By Leslie Streeter Gray
Portrait by Jason Nuttle
“Little Black girls don’t ride.”
Philesha Chandler remembers hearing those words as a kid, when she was a rare face of color peeking out from under a helmet at equestrian events. Though she’s in an industry where just 3.2% of those working are Black, according to a recent job study from career site Zippia, Chandler aims to be visible proof that little Black girls can, do and will continue to ride.
“That’s what it’s always been about,” Chandler, 39, says. “My grandmother used to say, ‘You’re not just doing it for you; you’re doing it for the next little Black girl who comes along.’”
While horseback riding isn’t a new activity for Black Americans—according to the International Museum of the Horse, that history can be traced back to the days of slavery, continuing through farming, the U.S. cavalry regiments known as Buffalo Soldiers, horse racing and more—they are often underrepresented among today’s equestrian athletes.
“For those of us who grew up around Black riders, this isn’t foreign,” says Abriana Johnson, co-host of the Young Black Equestrians podcast. “But you can’t convince people by talking about it. Instead, you have to show them.”
Obsessed with horses while growing up in Wichita, Kansas, Chandler started riding when she was 8 years old. “My instructor said I was a natural,” she says. “My grandma would drop me off at the barn, and I’d be there all day long.”
Her interest was met with curiosity by Black people outside the horse world who had never seen a rider who looked like her. Her lankiness, they said, might be better suited for track. But Chandler knew her destiny was riding, not running. “I don’t run unless something’s trying to murder me,” she says, laughing.
Undeterred, Chandler began to focus on dressage, where rider and horse go through a series of mandatory movements, with dreams of competing in the Olympics. Though her grandmother, now-retired Wichita State University professor Dr. Anna Chandler, raised her since she was 2 and worked tirelessly to provide what she could, the young Chandler still had to offset the high expenses of her riding lessons and equipment by mucking stalls, clipping horses and teaching summer camp like other kids.
But unlike her peers, who were all white, Chandler was also summoned to the home of her second trainer “to come up and clean her house,” she says. “I eventually realized I was the only one. If my grandmother had known, she would have snatched me out of there.”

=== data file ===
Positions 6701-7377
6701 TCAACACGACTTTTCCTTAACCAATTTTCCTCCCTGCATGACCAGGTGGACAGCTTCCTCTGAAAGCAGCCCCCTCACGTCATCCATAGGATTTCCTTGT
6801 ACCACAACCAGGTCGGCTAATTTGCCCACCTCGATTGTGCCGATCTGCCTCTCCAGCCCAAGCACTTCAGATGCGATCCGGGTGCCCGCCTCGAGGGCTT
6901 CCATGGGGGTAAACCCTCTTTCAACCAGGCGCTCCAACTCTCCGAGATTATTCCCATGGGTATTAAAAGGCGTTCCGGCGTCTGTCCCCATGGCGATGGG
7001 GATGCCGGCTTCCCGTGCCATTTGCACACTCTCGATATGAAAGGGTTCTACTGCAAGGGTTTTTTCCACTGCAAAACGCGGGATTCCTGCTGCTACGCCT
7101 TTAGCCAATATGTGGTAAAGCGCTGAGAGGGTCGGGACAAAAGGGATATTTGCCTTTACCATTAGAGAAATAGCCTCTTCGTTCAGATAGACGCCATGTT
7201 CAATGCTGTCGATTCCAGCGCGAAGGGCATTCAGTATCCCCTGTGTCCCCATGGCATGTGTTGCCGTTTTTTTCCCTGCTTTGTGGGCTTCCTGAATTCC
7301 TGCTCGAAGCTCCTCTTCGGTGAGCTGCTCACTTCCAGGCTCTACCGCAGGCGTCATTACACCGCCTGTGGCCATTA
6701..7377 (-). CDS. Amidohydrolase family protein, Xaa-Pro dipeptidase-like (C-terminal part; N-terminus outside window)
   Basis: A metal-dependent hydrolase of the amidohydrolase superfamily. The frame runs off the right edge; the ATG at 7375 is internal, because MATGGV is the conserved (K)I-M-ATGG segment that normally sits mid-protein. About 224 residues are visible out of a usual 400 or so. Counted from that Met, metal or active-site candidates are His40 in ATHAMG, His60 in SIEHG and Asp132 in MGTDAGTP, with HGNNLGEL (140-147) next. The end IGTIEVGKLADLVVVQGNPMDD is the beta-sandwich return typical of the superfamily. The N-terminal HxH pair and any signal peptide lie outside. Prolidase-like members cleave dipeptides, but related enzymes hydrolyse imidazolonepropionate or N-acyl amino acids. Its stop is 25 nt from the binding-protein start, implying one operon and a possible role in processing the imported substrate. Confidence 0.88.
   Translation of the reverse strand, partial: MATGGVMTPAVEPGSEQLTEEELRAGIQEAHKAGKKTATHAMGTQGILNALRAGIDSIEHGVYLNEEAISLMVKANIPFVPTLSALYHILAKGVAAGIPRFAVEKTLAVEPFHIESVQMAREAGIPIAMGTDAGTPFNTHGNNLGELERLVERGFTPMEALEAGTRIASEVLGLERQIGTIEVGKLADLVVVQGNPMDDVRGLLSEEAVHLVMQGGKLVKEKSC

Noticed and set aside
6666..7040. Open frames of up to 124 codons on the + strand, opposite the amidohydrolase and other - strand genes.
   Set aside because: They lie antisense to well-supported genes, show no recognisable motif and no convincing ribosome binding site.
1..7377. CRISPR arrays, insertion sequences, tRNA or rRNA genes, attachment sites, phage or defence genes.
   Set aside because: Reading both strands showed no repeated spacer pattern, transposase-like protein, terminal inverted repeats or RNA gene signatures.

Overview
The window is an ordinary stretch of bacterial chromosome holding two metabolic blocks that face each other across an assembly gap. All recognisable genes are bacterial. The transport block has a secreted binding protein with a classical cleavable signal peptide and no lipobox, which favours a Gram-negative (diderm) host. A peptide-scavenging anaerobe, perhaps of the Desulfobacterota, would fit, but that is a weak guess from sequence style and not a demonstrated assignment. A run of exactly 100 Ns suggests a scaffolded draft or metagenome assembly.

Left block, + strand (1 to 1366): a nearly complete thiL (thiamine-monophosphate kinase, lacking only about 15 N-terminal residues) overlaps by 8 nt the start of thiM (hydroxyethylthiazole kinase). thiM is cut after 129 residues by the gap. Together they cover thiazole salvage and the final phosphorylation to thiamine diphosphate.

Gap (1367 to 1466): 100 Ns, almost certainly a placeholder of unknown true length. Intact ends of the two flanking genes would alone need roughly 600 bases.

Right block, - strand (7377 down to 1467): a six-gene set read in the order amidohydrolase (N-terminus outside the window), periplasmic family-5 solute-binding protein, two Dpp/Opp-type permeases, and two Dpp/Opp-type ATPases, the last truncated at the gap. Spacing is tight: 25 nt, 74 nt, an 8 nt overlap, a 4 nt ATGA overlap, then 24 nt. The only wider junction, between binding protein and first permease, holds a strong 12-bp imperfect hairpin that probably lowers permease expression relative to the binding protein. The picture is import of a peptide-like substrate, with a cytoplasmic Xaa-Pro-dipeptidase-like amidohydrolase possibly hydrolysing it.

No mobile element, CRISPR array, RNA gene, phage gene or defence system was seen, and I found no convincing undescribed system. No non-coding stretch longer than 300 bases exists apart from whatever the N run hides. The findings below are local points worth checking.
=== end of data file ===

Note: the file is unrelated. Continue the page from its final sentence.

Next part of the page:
At the time, though, Chandler says she was willing to do whatever it took to progress and get lessons. “I chose not to let these experiences and people make me start doubting myself,” she says. “I had to do what made me happy and keep pushing myself.”
Chandler spent years competing but never made it to the Olympics. She’d decided to take a break, even leasing her horse Marsel to a friend, when she saw an advertisement for what turned out to be a Fox reality show called “The Search for America’s Next Equestrian Star: Dressage.” The prize was a saddle, a horse trailer and, most impressively, a job with Chandler’s idol: Wellington-based dressage rider Robert Dover, a six-time Olympian and four-time bronze medal winner.
“I was like, ‘Uh-oh, I don’t know how this is going. I’m basically shy, pretty much mute around people. I don’t know what I’ve gotten myself into,’” she says. Still, she wound up winning the 2007 show because of her talent and because “she just had that X-factor,” says Dover, who Chandler worked with for a year.
From there, Chandler went on to work for American Grand Prix rider Arlene Page and Olympic medalist show jumper Kent Farrington. She now works on her own, giving lessons.
While she’s not in the saddle right now—she and fiancé Joshua Johnson are expecting a daughter in May to join son Preston, 11—Chandler is still proud of being a public face for Black riders and hopes to start a formal program to support them with financial backing. Now based in Wellington, Chandler sees hope and promise in a potential program, especially after connecting with athletes like Deonte Sewell, a 23-year-old event rider from Elkton, Maryland, one of 27 winners of Nation Media’s Diversity Scholarship in 2020.
“I was so honored to see that there was an African American woman with such experience,” Sewell says of Chandler. “I reached out to her, and she was more than willing to meet.”
At the end of the day, that connection to riders like Sewell is part of what sustains Chandler because she gets to be the role model she didn’t have.
“It’s like my grandmother said: You do it for the next one,” she says. “It’s about more than me.”
This article originally appeared in the Spring 2021 Issue.